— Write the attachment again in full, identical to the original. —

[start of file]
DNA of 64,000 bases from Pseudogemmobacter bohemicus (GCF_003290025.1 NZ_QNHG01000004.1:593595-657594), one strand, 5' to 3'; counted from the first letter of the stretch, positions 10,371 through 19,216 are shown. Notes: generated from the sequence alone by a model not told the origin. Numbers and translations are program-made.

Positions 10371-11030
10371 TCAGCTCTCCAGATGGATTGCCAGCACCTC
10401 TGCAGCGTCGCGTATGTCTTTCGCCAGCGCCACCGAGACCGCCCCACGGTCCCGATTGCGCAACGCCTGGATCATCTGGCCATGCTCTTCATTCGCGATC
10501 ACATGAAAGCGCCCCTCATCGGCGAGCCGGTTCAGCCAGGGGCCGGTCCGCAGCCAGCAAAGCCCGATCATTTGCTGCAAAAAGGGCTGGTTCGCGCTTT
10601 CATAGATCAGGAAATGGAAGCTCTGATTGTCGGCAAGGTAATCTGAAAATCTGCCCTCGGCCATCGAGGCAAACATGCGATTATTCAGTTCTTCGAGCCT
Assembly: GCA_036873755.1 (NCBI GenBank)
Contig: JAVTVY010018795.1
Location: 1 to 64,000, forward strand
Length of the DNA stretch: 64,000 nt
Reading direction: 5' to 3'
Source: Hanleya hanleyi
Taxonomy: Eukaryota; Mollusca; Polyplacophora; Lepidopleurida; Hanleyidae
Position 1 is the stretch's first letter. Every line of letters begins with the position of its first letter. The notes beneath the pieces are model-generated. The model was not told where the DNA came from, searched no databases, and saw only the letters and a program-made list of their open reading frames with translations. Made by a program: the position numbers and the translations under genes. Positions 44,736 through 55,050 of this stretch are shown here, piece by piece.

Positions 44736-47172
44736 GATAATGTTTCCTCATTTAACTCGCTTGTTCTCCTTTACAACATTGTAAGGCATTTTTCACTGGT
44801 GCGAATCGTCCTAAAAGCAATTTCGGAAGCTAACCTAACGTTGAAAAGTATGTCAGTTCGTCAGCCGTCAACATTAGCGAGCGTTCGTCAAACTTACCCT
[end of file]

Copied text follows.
DNA of 64,000 bases from Pseudogemmobacter bohemicus (GCF_003290025.1 NZ_QNHG01000004.1:593595-657594), one strand, 5' to 3'; counted from the first letter of the stretch, positions 10,371 through 19,216 are shown. Notes: generated from the sequence alone by a model not told the origin. Numbers and translations are program-made.

Positions 10371-11030
10371 TCAGCTCTCCAGATGGATTGCCAGCACCTC
10401 TGCAGCGTCGCGTATGTCTTTCGCCAGCGCCACCGAGACCGCCCCACGGTCCCGATTGCGCAACGCCTGGATCATCTGGCCATGCTCTTCATTCGCGATC
10501 ACATGAAAGCGCCCCTCATCGGCGAGCCGGTTCAGCCAGGGGCCGGTCCGCAGCCAGCAAAGCCCGATCATTTGCTGCAAAAAGGGCTGGTTCGCGCTTT
10601 CATAGATCAGGAAATGGAAGCTCTGATTGTCGGCAAGGTAATCTGAAAATCTGCCCTCGGCCATCGAGGCAAACATGCGATTATTCAGTTCTTCGAGCCT
Assembly: GCA_036873755.1 (NCBI GenBank)
Contig: JAVTVY010018795.1
Location: 1 to 64,000, forward strand
Length of the DNA stretch: 64,000 nt
Reading direction: 5' to 3'
Source: Hanleya hanleyi
Taxonomy: Eukaryota; Mollusca; Polyplacophora; Lepidopleurida; Hanleyidae
Position 1 is the stretch's first letter. Every line of letters begins with the position of its first letter. The notes beneath the pieces are model-generated. The model was not told where the DNA came from, searched no databases, and saw only the letters and a program-made list of their open reading frames with translations. Made by a program: the position numbers and the translations under genes. Positions 44,736 through 55,050 of this stretch are shown here, piece by piece.

Positions 44736-47172
44736 GATAATGTTTCCTCATTTAACTCGCTTGTTCTCCTTTACAACATTGTAAGGCATTTTTCACTGGT
44801 GCGAATCGTCCTAAAAGCAATTTCGGAAGCTAACCTAACGTTGAAAAGTATGTCAGTTCGTCAGCCGTCAACATTAGCGAGCGTTCGTCAAACTTACCCT